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Victims - What to Do Now

Even though you may be afraid, embarrassed, or ashamed, your safety and the safety of your children depend on your willingness to take action. YOUR COMMUNITY WILL BE THERE TO SUPPORT YOU.

Once a violent act takes place in a relationship, the violence almost always reoccurs. In fact, it often becomes more severe and more frequent. This happens even when the batterer apologizes and promises to change after a violent incident. Also, a batterer will almost always try to isolate you by causing disagreements between you and those who care about you. It is extremely important that you think ahead about what to do in case of another attack. The following tips can help keep you safe!

Complete Your Checklist and Personalized Safety Plan

When getting to a safe place or leaving an abusive relationship it is important to create a safety plan. Safety Plan Checklist Your Personalized Safety Plan

Practice and Prepare

  • Practice how to get out of your home safely. Identify which doors, windows, elevator, or stairwell would be best.
  • Have a packed bag ready and keep it at a relative's or friend's home in order to leave quickly. Include money, an extra set of keys, copies of important documents, extra medicines, and clothes.
  • Identify one or more neighbors you can tell about the violence and ask that they call the police if they hear a disturbance coming from your home.
  • Devise a codeword to use with your children, family, friends, and neighbors with you need the police.
  • Decide and plan for where you will go if you have to leave home (even if you don't think you will ever need to).
  • Open a savings account and or a credit card in your own name to establish or increase your independence. Think of other ways in which you can increase your independence. also get your own post office bos. You can privately receive checks and letters to begin your independence.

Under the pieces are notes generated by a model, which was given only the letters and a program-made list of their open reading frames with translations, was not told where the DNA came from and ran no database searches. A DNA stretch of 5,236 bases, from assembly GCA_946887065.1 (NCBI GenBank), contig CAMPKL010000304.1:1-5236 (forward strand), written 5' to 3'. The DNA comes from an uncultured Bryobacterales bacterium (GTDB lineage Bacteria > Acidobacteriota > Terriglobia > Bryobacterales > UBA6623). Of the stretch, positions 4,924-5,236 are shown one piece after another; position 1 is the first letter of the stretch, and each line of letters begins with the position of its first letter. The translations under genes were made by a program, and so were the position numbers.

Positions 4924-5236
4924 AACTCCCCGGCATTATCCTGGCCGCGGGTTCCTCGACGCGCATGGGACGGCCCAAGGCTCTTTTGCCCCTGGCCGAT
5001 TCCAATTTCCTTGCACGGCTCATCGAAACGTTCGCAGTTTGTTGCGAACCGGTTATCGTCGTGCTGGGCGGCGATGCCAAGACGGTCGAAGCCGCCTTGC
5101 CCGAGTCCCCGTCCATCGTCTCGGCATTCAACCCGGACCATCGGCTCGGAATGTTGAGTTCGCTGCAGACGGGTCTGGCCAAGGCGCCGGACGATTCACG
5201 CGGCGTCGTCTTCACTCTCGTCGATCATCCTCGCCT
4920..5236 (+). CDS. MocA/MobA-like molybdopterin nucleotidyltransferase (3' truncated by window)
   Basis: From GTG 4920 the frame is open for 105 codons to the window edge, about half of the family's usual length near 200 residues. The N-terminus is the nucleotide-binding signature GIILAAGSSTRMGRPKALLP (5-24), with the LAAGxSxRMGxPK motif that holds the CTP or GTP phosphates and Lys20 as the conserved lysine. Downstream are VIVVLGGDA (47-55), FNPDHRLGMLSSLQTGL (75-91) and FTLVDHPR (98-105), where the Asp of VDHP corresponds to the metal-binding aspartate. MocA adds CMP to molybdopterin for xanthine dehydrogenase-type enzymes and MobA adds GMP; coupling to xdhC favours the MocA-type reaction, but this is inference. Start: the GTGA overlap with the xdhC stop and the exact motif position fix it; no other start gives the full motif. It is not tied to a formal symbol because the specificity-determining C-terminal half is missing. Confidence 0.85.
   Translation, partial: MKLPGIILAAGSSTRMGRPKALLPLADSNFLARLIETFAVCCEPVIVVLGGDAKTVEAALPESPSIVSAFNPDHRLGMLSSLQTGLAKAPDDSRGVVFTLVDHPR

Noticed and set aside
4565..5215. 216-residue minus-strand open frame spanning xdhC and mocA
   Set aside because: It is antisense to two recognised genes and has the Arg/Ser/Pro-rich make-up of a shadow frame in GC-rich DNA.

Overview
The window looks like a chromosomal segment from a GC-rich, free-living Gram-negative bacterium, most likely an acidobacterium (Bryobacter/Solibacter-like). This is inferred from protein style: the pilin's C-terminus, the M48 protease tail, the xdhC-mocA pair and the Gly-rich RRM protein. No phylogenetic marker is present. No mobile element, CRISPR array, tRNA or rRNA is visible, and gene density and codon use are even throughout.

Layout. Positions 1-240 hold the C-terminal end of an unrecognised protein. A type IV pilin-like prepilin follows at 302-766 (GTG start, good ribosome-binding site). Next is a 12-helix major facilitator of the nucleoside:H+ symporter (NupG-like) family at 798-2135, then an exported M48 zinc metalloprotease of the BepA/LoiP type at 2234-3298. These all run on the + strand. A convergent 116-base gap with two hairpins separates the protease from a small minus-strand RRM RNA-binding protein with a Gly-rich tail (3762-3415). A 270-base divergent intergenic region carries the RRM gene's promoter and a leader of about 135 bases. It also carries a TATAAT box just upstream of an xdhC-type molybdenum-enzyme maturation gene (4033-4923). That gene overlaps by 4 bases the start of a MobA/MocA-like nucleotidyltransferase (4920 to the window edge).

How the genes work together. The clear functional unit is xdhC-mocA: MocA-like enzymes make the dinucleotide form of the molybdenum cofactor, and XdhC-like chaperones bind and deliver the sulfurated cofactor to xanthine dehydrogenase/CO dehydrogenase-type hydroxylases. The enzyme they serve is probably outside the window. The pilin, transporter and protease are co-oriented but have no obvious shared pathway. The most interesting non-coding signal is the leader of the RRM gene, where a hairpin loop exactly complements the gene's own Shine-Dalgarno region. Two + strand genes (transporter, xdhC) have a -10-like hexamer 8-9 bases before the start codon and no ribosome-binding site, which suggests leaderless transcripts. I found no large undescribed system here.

• Determine who would be able to let you stay with them or lend you some money. Emergency shelter is available.
  • Keep the shelter or hotline phone number close at hand and keep some change or a calling card on you at all times.
  • Memorize as many important numbers as you can.

Safety During an Attack

  • Get to a safe place.
  • If an argument seems unavoidable, try to have it in a room or area where you have access to an exit. Try to stay away from the bathroom, kitchen, bedroom, or anywhere else where weapons might be available.
  • If you need to confront your abuse, do so in a public place.
  • Use your own instincts and judgment. If the situation is very dangerous, consider giving the abuse what he or she wants to calm him or her down. You have the right to protect yourself until you are out of danger.
  • Always remember - you don't deserve to be hit or threatened!

Safety After an Attack

  • Explain the incident. Tell the police where you are. answer the dispatcher's questions as clearly as possible. Let the police know whether weapons or drugs were involved. Let them know whether you have protective order against your abuse.
  • When the police take a statement, make sure to tell them the names and addresses of any witnesses. The police can give you and your children a ride to the hospital or a safe place. You can ask the police to wait a reasonable amount of time while you pack some essentials.